Despite its small size (only 470 kilometers across), Uranus’ small icy satellite Miranda has had a surprisingly diverse and complex geologic history, concentrated in three dark oval- to square-shaped regions called coronae. This image shows portions of two coronae, Arden Corona at lower left and Inverness Corona at right. Coronae are 100–300 kilometers across and consist of a central zone of chaotic ridges surrounded by a zone of concentric ridges and fractures. Ridges appear to be extensional fault blocks in some areas and volcanic extrusions in other areas. The extruded ridges are up to 2 kilometers high and may be composed of ammonia-water lavas.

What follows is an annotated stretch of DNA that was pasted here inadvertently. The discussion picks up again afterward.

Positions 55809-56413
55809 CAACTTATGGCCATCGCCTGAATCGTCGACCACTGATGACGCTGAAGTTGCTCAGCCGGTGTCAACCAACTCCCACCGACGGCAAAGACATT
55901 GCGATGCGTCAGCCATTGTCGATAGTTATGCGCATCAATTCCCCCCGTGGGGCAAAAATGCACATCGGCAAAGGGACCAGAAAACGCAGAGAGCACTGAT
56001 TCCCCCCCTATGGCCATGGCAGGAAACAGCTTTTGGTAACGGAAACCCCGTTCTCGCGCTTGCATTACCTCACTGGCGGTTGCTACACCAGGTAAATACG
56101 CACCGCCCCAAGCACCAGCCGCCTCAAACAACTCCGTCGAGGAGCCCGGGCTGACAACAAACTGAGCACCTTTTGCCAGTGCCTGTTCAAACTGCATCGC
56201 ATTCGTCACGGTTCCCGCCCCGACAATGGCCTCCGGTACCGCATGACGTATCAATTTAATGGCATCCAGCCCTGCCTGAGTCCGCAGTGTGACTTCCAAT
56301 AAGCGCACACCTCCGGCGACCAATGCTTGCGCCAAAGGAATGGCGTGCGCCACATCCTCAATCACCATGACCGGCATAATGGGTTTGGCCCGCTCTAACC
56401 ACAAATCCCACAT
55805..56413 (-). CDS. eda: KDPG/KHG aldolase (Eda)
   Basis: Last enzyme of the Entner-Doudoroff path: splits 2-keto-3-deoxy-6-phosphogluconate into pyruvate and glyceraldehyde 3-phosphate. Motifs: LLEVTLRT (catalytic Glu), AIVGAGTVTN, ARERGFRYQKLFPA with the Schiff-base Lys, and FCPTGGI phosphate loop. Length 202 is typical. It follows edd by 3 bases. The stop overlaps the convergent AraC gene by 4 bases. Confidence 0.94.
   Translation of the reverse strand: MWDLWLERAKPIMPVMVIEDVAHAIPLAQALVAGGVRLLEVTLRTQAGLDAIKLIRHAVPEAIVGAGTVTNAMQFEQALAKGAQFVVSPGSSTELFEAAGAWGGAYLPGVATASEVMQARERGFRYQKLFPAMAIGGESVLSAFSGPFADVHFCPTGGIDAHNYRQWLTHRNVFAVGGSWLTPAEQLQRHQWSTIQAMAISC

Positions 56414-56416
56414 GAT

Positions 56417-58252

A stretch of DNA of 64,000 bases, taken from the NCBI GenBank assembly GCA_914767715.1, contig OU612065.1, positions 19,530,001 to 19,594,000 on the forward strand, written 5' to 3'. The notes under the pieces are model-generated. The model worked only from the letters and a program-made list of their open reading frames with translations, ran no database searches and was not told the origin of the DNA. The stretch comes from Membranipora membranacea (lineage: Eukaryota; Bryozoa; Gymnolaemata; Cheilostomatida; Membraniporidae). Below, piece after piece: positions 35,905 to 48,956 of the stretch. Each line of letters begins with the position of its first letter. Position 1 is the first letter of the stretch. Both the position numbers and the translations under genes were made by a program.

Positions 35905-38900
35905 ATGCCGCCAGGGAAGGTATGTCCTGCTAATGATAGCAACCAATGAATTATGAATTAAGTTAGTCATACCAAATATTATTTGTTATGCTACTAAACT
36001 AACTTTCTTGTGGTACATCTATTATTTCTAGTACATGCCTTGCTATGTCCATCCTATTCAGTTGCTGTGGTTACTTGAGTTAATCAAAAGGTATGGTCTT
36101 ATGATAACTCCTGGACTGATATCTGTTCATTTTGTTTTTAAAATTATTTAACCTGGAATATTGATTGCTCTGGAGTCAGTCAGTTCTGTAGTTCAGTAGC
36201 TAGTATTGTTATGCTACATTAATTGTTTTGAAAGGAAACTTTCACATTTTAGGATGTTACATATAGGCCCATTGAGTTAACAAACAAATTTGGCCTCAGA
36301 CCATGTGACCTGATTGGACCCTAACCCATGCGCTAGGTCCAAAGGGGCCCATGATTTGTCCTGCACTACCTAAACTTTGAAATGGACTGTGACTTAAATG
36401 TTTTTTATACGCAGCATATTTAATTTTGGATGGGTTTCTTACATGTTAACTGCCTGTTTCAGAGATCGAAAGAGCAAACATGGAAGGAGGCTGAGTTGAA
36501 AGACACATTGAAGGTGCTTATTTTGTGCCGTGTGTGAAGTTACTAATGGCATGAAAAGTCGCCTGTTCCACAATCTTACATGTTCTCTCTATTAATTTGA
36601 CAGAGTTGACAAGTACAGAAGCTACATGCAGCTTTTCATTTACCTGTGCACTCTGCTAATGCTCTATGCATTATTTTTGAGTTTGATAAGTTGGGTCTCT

The concentric pattern of volcanism and tectonism within coronae suggests that they formed over plumes of material rising from the core of Miranda. These plumes spread out as they neared the surface, fracturing the crust and triggering local volcanism. The geologic complexity of Miranda is puzzling because it should have been cold and inactive since shortly after its formation. The heat required to melt large parts of the interior may have been provided by tidal interactions with neighboring satellites and Uranus itself. Similar tidal heating powers the volcanism on Jupiter's moon Io.
Voyager 2 images
26846.11, 26846.14, 26846.26.